Sydney-born author DOMINIC SMITH is the author of The Last Painting of Sarah de Vos, which won the Literary Fiction Book of the Year at the 2017 Australian Book Industry Awards. He returns with The Electric Hotel, a dazzling story from the era of early cinema inspired by a rediscovered silent film. ANGUS DALTON writes.
Before Jack released Rose’s hand and slid off that door into the icy grips of the Atlantic, before a love-struck King Kong clambered to the top of the Empire State and swiped furiously at fighter jets, before aliens blasted the White House to smithereens and Harry met Sally and Forrest started running and the Terminator came back, baby, a suitcase in the corner of a hotel lobby twitched.
Of its own volition, the suitcase skated along the floor, caught a lift upstairs and spat out its contents into a chest of drawers. The owners of the suitcase arrived in their room and watched in wonder as a table laden with refreshments glided over to serve them, a magically moving brush arrived to polish the man’s shoes and a comb flew through the air to style the woman’s hair into an elegant bun.
These are the events of El hotel eléctrico, a silent film made over a century ago by the visionary Spanish director Segundo de Chomón. As one of the earliest examples of stop motion, the technique used to create the illusion of objects moving by themselves, the 1908 film is a significant part of cinematic history – but it was almost lost. Cellulose nitrate, the light-sensitive chemical used to coat film strips used by early filmmakers, is flammable and prone to decay.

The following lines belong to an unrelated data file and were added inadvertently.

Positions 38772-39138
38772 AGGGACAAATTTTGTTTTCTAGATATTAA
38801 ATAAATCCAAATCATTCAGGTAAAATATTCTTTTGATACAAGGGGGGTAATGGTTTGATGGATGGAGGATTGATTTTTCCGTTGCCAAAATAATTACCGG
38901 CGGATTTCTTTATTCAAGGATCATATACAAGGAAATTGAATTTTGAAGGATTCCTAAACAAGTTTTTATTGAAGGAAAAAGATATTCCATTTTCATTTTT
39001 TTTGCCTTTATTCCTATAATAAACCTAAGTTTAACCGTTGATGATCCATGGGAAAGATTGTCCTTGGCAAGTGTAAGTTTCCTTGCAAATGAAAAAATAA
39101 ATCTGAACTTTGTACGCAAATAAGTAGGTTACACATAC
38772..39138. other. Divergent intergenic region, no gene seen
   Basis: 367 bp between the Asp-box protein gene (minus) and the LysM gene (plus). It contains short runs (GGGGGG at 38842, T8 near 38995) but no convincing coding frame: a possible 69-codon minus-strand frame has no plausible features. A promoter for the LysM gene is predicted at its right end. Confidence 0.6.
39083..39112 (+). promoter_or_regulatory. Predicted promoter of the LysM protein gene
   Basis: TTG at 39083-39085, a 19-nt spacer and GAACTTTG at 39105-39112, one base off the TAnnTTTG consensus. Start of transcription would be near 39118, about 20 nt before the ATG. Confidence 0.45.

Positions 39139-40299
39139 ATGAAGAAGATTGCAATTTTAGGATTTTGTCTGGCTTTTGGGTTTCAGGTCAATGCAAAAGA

‘Seventy-five per cent of all silent films are gone forever,’ says author Dominic Smith from his home in Seattle. ‘Thousands of films went up in smoke in studio fires or quietly dissolved under the wrong conditions in attics. I just kept thinking about this 75 per cent of our storytelling stock. What would it be like if 75 per cent of all the books written in a 30-year period were just gone?’
This statistic propelled Dominic to write his new novel, The Electric Hotel, named to pay homage to Chomón’s wacky fantasia and set in the era of early cinema as humanity discovers the wonder of capturing life on reels of film. The first silent films left viewers slack-jawed, crying or, after watching an infamous clip of an omnibus careering towards the camera, running and screaming. But to a viewer used to CGI-saturated blockbusters, the jerky aesthetic of silent films can make these once-venerated pieces of cinema seem frumpy and twee.
‘In my mind, they were all slapstick and melodrama and it appeared as if everyone walked 20 per cent faster,’ Dominic laughs. ‘They had that kind of jittered, slightly accelerated look that doesn’t feel like realism.’
But after Dominic bunkered down in the archives of Washington’s Library of Congress for a days-long silent film screening spree, he began to see the films in a whole new light.